quince tarte tatin
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Quince Tarte Tatin

Course: Appetizer, Dessert, Main Course


For the Easy Everyday Dough

  • 2 ¼ cups unbleached all-purpose flour
  • 1 ½ tsp salt
  • ½ cup cold, unsalted butter, cut into ½" cubes
  • cup ice water
  • 1 large egg
  • 1 tbsp vinegar, white, apple, or rice

For the Quince Tarte Tatin*

  • 7 cups water
  • 1 cup sugar
  • ½ cup honey
  • 1 lemon, cut in half
  • ¼ tsp vanilla extract
  • ¼ tsp spice of choice, ginger, cinnamon, allspice
  • 6 large quince


For the Easy Everyday Dough

  • In a large bowl, toss the flour with salt. Knead the butter into the flour with your hands, until the mixture looks crumbly.
  • In a smaller bowl, beat the egg together with vinegar and water.
  • Add the egg mixture to the flour mixture while stirring with a fork, until barely incorporated. Be careful not to mix too much.
  • Turn the mixture out onto a floured surface. Knead with your hand's heel twice, just enough to make it into a quick dough. Shape the dough into a flat 1-2" tall circle and wrap it in plastic. Let the dough chill for at least an hour.

For the Quince Tarte Tatin

  • Mix the water, sugar, honey, lemon, spice, and vanilla in a large pot over medium-high heat.
  • While the liquid is heating, quarter, peel and remove the cores of each quince.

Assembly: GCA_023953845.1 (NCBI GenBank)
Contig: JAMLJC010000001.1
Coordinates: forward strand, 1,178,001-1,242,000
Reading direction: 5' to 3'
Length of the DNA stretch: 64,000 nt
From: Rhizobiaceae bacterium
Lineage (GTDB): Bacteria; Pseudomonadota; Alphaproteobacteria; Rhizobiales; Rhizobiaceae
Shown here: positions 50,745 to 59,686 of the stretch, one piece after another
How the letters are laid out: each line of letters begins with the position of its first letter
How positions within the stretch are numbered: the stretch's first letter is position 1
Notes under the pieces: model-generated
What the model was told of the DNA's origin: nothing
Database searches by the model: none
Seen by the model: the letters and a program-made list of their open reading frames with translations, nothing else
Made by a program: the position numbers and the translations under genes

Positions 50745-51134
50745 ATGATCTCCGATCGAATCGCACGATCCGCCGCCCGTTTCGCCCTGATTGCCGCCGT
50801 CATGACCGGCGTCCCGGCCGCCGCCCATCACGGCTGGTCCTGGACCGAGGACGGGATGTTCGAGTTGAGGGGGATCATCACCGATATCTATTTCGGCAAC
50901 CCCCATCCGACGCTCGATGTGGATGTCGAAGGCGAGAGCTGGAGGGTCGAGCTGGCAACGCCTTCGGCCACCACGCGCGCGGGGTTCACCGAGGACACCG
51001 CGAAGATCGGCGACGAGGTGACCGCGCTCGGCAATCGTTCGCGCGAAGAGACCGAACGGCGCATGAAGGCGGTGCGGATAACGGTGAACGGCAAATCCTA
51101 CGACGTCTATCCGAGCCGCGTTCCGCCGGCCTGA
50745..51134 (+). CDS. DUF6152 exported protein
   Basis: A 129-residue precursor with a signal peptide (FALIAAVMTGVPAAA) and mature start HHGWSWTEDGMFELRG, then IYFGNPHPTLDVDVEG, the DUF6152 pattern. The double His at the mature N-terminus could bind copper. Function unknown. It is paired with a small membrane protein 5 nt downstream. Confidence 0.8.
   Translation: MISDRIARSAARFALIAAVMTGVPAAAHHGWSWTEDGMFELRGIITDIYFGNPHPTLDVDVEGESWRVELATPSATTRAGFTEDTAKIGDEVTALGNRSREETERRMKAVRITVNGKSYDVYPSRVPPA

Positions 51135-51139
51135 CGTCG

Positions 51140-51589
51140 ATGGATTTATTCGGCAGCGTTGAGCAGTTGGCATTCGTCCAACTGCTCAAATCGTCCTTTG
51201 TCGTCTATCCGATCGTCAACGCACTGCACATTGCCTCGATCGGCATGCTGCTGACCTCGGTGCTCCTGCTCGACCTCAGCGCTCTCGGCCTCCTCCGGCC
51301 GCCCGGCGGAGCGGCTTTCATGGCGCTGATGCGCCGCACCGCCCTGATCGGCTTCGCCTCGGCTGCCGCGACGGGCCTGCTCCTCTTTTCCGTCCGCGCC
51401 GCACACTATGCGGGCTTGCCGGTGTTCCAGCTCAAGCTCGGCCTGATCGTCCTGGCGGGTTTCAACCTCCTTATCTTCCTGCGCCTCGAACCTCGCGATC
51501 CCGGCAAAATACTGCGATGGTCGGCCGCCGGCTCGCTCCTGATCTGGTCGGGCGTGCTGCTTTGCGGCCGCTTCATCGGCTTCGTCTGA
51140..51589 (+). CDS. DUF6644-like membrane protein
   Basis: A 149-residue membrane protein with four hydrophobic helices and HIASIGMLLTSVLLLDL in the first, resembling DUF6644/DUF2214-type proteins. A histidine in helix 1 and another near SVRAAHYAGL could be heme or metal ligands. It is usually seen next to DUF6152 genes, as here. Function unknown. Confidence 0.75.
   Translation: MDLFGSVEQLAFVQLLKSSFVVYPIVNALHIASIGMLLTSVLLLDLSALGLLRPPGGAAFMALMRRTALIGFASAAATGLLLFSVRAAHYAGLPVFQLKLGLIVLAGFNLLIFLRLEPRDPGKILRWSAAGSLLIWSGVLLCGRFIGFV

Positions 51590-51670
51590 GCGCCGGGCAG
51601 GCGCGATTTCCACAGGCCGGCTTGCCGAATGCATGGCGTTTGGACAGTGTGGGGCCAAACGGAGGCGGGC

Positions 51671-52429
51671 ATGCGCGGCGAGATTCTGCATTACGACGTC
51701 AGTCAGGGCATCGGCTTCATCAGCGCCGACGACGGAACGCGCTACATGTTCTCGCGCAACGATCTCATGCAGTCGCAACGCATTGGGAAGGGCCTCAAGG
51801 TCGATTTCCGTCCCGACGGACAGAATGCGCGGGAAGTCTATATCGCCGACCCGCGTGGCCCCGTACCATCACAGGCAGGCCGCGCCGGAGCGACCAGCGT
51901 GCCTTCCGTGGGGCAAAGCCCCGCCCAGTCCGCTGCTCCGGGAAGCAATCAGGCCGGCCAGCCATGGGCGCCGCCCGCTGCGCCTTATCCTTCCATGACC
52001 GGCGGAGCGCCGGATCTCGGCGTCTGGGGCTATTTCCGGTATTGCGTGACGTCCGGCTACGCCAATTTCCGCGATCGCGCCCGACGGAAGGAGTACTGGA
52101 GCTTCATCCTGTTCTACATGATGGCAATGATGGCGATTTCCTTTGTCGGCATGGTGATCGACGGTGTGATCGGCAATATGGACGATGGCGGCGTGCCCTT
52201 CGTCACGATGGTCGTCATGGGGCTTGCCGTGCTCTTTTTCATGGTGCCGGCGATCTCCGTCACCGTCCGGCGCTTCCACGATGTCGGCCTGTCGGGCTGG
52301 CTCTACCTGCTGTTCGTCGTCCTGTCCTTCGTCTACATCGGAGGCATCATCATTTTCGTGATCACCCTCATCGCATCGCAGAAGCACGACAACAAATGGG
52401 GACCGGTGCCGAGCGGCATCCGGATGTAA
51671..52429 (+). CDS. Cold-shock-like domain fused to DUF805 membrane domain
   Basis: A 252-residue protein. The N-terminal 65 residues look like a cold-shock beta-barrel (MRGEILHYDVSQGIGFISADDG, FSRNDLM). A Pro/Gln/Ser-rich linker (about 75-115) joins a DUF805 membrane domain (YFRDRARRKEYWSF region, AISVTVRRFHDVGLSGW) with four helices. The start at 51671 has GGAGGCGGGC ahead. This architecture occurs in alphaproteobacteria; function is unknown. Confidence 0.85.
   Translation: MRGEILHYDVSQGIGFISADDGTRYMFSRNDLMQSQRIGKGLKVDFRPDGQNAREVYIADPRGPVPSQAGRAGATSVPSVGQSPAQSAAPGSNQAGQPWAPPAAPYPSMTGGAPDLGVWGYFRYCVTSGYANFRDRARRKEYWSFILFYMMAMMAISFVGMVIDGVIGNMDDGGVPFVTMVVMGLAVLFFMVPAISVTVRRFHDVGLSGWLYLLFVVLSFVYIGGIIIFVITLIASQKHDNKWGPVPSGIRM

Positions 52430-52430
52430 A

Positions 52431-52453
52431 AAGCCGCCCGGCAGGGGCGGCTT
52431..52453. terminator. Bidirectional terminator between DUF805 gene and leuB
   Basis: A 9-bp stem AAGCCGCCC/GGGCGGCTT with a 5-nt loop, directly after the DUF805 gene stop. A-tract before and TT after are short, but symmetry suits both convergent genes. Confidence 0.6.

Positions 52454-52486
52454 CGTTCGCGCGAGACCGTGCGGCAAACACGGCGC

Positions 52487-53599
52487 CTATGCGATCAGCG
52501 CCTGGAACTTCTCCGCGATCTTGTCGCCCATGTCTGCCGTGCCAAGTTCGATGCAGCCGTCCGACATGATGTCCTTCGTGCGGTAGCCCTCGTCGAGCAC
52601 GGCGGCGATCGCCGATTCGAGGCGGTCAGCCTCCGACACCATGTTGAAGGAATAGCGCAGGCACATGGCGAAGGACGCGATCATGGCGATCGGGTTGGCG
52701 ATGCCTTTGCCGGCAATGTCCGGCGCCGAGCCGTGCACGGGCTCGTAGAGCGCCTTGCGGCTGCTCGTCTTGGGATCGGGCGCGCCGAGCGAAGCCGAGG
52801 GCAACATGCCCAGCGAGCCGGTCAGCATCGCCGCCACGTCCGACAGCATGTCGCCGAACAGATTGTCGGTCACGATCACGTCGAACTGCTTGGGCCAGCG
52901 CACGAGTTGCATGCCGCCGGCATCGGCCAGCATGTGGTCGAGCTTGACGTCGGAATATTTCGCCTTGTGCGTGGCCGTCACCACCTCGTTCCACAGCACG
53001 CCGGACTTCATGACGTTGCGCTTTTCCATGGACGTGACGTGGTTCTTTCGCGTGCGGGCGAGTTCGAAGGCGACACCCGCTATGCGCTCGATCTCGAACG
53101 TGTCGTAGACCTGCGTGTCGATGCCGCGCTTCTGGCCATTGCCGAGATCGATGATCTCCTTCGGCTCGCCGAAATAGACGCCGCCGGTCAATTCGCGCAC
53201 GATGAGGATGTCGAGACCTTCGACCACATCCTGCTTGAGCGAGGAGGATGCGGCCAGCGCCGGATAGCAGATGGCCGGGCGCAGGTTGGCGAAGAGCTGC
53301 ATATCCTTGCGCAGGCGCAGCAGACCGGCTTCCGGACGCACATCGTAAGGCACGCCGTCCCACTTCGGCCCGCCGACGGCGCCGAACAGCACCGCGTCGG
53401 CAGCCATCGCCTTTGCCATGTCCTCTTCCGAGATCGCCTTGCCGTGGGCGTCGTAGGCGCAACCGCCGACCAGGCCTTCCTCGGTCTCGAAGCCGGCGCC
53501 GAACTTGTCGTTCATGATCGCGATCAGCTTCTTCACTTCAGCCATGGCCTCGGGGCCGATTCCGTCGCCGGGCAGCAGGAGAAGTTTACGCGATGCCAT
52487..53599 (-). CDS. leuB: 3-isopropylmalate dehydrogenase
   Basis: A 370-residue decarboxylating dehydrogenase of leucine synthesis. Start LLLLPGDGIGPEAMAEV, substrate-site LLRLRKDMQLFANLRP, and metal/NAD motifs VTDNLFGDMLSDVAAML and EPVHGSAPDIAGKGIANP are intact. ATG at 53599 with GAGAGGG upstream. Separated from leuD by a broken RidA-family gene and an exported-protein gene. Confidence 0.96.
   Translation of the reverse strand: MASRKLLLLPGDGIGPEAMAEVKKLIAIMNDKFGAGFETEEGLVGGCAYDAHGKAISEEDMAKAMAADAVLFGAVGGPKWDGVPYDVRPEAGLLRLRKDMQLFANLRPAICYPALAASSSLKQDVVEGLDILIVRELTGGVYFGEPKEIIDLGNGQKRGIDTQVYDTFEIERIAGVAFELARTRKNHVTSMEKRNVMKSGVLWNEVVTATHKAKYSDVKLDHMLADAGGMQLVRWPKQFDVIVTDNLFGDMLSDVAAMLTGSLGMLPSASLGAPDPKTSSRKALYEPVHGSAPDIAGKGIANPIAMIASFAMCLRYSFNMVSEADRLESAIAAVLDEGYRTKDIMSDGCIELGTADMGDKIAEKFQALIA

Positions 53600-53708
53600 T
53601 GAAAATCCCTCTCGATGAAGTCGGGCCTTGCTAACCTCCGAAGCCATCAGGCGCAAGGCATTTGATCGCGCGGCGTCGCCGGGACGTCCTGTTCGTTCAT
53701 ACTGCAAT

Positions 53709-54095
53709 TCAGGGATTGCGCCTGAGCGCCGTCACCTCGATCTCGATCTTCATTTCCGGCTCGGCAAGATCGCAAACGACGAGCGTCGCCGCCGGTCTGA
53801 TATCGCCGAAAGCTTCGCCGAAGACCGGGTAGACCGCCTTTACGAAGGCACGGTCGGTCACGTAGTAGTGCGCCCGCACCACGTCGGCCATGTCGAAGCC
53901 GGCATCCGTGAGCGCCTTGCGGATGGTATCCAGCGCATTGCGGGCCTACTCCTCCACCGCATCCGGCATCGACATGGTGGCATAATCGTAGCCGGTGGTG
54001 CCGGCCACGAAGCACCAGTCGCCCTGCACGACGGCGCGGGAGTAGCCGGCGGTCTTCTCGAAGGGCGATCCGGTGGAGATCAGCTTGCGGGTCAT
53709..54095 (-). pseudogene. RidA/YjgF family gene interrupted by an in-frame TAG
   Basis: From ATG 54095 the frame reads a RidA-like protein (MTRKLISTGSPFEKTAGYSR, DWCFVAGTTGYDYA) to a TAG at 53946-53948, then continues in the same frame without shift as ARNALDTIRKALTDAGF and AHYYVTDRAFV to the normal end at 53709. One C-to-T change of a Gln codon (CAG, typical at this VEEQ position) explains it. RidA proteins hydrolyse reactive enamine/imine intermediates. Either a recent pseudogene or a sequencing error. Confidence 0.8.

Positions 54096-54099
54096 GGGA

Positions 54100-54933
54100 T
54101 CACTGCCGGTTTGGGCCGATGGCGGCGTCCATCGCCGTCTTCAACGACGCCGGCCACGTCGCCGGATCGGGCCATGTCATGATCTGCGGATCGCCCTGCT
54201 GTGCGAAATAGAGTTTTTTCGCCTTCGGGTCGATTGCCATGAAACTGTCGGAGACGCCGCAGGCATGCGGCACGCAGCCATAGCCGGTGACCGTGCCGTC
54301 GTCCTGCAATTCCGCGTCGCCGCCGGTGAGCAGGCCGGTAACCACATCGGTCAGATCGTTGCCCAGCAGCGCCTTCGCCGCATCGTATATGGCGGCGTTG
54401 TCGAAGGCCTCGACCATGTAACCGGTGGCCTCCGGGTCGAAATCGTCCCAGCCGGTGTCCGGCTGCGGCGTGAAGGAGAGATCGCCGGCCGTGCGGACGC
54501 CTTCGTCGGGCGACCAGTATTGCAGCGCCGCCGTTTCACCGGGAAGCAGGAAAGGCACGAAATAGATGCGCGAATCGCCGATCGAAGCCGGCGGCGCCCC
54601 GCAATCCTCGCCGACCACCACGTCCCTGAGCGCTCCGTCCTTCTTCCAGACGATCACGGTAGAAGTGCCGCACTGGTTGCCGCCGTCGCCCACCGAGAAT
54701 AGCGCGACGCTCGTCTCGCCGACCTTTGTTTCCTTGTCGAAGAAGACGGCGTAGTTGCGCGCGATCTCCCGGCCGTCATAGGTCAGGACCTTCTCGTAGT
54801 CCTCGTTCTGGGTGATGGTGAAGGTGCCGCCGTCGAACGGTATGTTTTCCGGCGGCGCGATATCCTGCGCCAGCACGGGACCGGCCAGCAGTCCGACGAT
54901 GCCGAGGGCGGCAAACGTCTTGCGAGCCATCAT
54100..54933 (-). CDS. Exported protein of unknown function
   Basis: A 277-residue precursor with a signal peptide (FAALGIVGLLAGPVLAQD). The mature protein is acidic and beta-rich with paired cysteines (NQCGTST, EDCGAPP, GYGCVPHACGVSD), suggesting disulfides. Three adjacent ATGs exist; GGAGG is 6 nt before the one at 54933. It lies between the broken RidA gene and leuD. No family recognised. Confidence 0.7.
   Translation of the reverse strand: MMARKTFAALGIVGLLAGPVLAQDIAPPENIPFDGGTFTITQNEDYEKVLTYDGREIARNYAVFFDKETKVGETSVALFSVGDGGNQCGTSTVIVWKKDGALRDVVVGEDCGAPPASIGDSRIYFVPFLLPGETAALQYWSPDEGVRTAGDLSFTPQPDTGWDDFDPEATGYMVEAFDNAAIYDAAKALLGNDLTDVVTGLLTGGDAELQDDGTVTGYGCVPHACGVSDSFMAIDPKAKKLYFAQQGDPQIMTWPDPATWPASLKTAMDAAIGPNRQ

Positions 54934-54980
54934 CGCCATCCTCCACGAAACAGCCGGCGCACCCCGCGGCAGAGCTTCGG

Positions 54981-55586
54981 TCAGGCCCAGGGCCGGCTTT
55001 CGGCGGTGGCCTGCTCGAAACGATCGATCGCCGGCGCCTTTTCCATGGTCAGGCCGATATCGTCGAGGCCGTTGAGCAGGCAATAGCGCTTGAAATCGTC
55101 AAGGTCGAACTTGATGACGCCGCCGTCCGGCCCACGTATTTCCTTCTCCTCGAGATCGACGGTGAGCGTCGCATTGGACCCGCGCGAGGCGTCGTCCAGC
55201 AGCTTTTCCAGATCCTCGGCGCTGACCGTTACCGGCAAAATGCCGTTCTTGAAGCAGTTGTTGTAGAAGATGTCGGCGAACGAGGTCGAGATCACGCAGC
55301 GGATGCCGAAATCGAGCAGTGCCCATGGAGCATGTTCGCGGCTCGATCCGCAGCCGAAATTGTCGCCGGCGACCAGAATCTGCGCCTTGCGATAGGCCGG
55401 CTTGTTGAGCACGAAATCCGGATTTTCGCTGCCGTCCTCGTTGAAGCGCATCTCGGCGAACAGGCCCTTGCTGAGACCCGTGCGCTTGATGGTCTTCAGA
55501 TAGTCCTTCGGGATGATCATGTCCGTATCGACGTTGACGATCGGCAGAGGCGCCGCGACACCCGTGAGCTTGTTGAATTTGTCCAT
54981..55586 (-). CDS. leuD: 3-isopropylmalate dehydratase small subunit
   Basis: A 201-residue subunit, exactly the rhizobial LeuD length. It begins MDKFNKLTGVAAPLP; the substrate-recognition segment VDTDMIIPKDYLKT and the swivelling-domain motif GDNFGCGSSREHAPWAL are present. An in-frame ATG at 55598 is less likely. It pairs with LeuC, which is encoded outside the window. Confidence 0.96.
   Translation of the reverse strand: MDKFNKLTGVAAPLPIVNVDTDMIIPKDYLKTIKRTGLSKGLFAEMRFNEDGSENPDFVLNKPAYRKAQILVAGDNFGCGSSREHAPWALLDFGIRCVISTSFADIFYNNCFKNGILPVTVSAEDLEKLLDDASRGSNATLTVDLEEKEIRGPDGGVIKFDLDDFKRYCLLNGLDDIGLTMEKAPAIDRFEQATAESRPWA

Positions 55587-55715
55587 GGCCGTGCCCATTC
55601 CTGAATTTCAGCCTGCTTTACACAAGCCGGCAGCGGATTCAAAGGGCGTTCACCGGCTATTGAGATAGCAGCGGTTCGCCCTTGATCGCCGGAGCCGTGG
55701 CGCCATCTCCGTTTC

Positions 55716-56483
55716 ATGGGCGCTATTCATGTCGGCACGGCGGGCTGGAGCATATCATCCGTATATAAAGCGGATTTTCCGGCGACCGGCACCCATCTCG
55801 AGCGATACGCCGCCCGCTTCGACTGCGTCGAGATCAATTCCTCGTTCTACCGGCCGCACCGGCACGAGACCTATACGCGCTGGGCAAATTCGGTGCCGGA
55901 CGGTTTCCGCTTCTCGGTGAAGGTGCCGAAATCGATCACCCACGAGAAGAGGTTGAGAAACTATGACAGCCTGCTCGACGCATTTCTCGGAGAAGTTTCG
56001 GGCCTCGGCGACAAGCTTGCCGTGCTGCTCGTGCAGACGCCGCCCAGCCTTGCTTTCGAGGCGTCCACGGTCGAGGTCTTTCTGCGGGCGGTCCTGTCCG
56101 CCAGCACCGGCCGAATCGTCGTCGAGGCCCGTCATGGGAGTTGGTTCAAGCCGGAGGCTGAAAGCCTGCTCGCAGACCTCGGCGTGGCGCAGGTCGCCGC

• Add quinces to the simmering water. Cover the pot with lid, leaving it partially open to allow some steam to escape.
  • Reduce heat to low and simmer, do not boil, for at least an hour, until the quince are cooked through. Cooking time will vary, depending on the quince. They're done when they are cooked through but are not mushy. Test by piercing one with the tip of a sharp paring knife. Remove from the poaching liquid, pat dry and reserve 1 ¼ of the poaching liquid.

For the Quince Tarte Tatin Assembly

  • Pre-heat the oven to 375F.
  • Pour 1 ¼ cup of strained fruit poaching liquid into a nonstick skillet. Cook over medium heat until the liquid is thick and syrupy (the consistency of honey), and then remove from heat. You should have ¼ cup left.
  • Pat the quince quarters dry, and lay the poached quince snugly against each other, rounded side down, in the pan. Pack them in tightly as they'll settle down once baked.
  • Remove the dough from the fridge. On a lightly-floured surface, roll the dough to ⅛" thick and into a circle a few inches bigger than the pan you're using. Only roll as much dough as you'll need for this recipe. Refrigerate leftover dough for another dish.
  • Drape the dough over the quince, tucking in the edges, and bake on a lower oven rack for 45 minutes. The tart is done when the dough is deep golden brown.
  • Remove the Quince Tarte Tatin from the oven and let it rest for a few minutes. Place a rimmed serving platter or baking sheet over the tart. Flip the tart over. You may wish to wear long oven mitts and be sure to take appropriate precautions as hot liquid will inevitably escape. Save this hot liquid to glaze the tart!
  • Serve with yogurt or whipped cream.


Easy Everyday Dough can be used for empanadas, pizza, hand pies, and other basic dough-based recipes. Makes enough dough for 12 empanadas, two individual pizzas, or 1-2 tarte tatin.
*Quince Tarte Tatin is adapted from David Leibovitz. You can use apples, pear, or other fruit in place of quince.